• Capstone Paper and Seminar (1 credit)
    You’ll demonstrate, assess, and synthesize your learning through preparation of a capstone project and participation in a one-week capstone seminar held multiple times each year on SIT’s campus in Vermont. Researching and writing the capstone paper takes you deeply into the experiential learning cycle, where you’ll explore the meaning of your reflective practice experience, integrate theory and practice in a written and oral presentation, and make a contribution to the field of international education. Review past International Education capstone papers.

Degree Requirements
You have five years from the time you enter the program to complete all degree requirements. If you do not complete all degree requirements (including the language and culture proficiency requirement) within five years of your entry date, you will be withdrawn from the program. If you have extenuating circumstances, you must apply to the dean of the program for an extension.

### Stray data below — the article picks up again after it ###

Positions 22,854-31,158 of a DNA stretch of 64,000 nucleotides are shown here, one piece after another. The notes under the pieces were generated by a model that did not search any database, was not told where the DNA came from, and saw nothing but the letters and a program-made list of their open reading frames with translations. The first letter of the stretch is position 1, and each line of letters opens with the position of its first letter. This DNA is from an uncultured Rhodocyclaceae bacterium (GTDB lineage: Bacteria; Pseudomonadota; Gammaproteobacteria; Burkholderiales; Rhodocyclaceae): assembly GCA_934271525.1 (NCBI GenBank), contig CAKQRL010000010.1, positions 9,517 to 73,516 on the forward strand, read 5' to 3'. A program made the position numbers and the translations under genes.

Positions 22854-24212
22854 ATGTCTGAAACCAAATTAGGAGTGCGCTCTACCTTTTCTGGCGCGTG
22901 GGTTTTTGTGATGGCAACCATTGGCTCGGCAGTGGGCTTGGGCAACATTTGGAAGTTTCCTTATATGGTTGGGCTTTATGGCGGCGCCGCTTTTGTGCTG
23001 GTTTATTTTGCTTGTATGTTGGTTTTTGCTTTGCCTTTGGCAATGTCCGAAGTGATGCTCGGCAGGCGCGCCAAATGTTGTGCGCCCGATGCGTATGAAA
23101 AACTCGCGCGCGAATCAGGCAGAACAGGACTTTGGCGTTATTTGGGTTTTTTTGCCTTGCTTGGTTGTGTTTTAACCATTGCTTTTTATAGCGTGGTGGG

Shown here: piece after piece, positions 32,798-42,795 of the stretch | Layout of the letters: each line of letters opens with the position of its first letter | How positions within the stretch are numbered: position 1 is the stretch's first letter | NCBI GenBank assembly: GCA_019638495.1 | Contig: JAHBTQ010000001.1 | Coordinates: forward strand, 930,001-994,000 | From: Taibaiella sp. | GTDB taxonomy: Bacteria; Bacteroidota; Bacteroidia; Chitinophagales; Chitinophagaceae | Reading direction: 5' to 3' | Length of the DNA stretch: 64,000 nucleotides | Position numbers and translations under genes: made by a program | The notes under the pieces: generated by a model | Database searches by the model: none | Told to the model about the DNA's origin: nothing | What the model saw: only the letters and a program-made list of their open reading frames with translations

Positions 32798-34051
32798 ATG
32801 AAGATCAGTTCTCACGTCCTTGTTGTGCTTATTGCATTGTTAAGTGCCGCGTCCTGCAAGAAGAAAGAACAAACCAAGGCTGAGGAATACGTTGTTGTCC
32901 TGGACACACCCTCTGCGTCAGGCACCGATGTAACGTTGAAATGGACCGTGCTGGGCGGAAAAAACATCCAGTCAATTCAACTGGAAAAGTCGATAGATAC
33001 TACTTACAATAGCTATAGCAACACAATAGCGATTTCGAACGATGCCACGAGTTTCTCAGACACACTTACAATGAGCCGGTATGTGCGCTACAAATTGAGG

You must fulfill a Language and Culture Proficiency Requirement before you are eligible to graduate.

View the current academic calendar.

Reflective Practice

A cornerstone of this program is the reflective practice. This allows you to apply learning from your SIT courses in the real-world setting of your job, enriching your learning experience.

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Put your developing skills to use during faculty-guided, reflective practice at your current job or a practicum placement.

During the online coursework phase, you’ll conduct reflective practice while engaged in professional work in the field of international education. During this period, you’ll remain engaged with faculty and other students and receive course credit for documenting the integration of your knowledge and skills.

Alumni Careers

Students in this program go on to work in the field in a variety of areas including study abroad offices, NGOs, nonprofits, and government agencies. Find out some of the career paths that may be open to you.

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I am a proud alumnus because SIT gave me the academic and practical foundation and network that propelled my career forward. I’m now a PhD candidate at University of Minnesota in comparative and international development education and serve as deputy director of International Studies & Study Abroad at John Jay. This wouldn’t have happened without SIT.